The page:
Thursday, February 6, 2014

Read all about it! HP charges - Cisco UCS updates remain FREE

It was an interesting night last night. I'm sitting in my normal poker game downtown. Between hands I always "check the streams" to see what's happening in the world. I look down and don't see pocket AA, but I do see a tweet that HP is going to start charging their server customers for firmware updates! Whoa, seriously, how can I not jump all over this. Being in the x86 server world my whole life, it was just a given that shit breaks and you can always go to the vendor's support site and download a fix. Support contract or not.

It's just the world we live in. When I worked at IBM, a wise man told me, "All hardware eventually fails ... and all software eventually works" ... if you deliver that line with perfect timing, you always get smiles. We all know this, we have to patch, maintain, fix all the time. We simply go to the Microsoft, Dell, IBM, Cisco, etc support sites and download the updates we need.

Well apparently not anymore for HP. This is good for us (Cisco) as most customers evaluate a new purchase when their support contracts run out. Well the one's in my segment sometimes push it a little longer. But now they are forced to renew contracts or look to a new vendor. It's good for me, so hell yeah I sent a tweet pointing this fact out.

I knew I would get a few replies to the tweet of the nature, "But yeah, Cisco has contracts, entitlements, SmartNet, etc that have to be in place to download your software". You're likely coming from the router/switch world of Cisco, in which that statement is absolutely true.

It is NOT TRUE FOR CISCO UCS. You can use any ID that you registered fresh off the street to download Cisco UCS firmware and software updates. 

Now I wouldn't be a proper geek if i didn't prove it. You have to show your work. Which is a problem with the other interesting thing that popped up in the streams last night. Go read Tony's great post on the report that shows how awesome FC is compared to FCoE. Seriously great read, you don't want to have this man pick apart your technical "marketing" whitepaper.

So here's my work.

First, create a gmail account from a computer on a public network.
 Next, create a free account.

Check that I don't have Service Contracts Associated.

Check I have no serial numbers attached to my account

Download any Cisco UCS updates I need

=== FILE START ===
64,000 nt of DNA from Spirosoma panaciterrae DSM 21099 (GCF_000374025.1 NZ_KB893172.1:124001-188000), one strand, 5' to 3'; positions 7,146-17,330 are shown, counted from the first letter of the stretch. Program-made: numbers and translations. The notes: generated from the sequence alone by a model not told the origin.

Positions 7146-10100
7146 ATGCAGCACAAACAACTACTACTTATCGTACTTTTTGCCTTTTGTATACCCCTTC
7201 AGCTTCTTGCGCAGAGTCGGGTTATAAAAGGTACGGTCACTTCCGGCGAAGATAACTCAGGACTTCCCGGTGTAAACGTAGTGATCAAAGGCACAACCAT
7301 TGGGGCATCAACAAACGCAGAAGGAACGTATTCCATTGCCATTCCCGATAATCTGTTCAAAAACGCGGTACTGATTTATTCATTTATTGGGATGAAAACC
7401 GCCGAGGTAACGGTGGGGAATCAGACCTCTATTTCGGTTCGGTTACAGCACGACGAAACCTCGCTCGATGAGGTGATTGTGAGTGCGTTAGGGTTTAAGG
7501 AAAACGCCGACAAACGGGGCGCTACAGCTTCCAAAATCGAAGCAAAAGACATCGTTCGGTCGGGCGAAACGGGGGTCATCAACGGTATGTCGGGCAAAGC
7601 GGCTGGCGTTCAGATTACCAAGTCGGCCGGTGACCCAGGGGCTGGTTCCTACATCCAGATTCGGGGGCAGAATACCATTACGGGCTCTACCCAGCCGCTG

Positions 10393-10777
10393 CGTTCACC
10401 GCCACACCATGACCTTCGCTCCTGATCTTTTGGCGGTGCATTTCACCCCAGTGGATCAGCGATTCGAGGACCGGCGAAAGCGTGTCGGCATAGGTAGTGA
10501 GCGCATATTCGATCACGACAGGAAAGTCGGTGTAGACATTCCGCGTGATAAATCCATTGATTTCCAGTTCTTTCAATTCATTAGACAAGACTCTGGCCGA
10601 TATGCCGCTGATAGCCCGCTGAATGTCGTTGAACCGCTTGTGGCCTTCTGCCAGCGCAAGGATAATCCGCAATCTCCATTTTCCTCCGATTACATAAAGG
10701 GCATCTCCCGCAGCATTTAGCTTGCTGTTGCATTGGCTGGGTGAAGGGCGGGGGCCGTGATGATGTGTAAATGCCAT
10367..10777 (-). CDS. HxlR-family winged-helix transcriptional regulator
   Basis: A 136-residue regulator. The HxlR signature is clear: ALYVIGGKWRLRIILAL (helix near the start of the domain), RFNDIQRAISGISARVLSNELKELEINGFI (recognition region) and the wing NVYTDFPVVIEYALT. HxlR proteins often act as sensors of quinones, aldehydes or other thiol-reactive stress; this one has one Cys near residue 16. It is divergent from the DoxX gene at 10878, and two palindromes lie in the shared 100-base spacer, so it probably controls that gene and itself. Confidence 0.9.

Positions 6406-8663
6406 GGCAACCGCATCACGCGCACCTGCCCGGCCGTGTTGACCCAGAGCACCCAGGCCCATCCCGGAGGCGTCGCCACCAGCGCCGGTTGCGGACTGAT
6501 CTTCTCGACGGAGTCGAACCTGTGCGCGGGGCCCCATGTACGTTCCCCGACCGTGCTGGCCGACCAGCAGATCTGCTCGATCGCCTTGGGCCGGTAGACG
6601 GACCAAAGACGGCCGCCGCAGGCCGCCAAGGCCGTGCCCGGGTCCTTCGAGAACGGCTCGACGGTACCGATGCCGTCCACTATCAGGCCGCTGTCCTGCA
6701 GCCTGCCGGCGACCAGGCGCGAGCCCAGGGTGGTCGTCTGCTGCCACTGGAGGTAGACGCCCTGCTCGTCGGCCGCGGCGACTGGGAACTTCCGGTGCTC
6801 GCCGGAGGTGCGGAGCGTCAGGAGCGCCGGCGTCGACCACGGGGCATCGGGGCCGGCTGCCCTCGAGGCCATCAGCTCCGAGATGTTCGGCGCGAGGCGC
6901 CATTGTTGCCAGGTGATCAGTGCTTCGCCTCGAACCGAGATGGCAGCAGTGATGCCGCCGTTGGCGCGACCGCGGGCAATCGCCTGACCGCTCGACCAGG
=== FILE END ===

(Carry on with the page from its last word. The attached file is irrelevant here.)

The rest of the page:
Anything I can't DL is marked with a "lock" icon - Router, switch, etc
Lock icon highlighted

All my freshly downloaded Cisco UCS updates - no registration, free account, wide open.

1 comment:

  1. I think many people are thinking, "no big deal, my servers will always be under warranty". But this change speaks more to the ease of use of actually getting the updates. HP customers already hate the convoluted HP way of updating firmware and matrices of things they have to check and do things in the correct order. I have several customers that have said they switched to UCS once I showed them how we did updates.

    This will be the scenario in most customer sites. They have a team of people that each have their own IDs to login to HP support. If any one of them needs to download a package, no problem. With the change, now the userid must be connected to the support contract.

    Bob – "Hey Sally, I need you to update FW on that HP Server"
    Sally - "No problem Bob, I'll do it this afternoon"

    Later in afternoon Sally goes to download the update

    Sally - "What?! My id is not authorized to download this update?"
    HP Website - "Please contact your authorized HP person to update your information, or please update your profile with the contract ID"
    Sally - "BOB! .. Hey, do you have the contract ID for those servers? My ID's not letting me download the files."
    Bob - "I don’t have it, maybe Tim's got it."
    Tim - "I have no idea, it was in the paperwork when we bought the servers last year. Let's call the HP rep"
    HP Rep - "Ok, I'll have to dig into that, I'll get back to you later."

    Get the drift?

    So what other teams do is create a "master ID" that everyone shares. Then it becomes a different problem. "Hey who's got the password for that ID?" … "I did a password reset, but I think it's linked to Tim's email. Tim quit, so I don't know where the email's going".

    It's just not making life easier for their customers.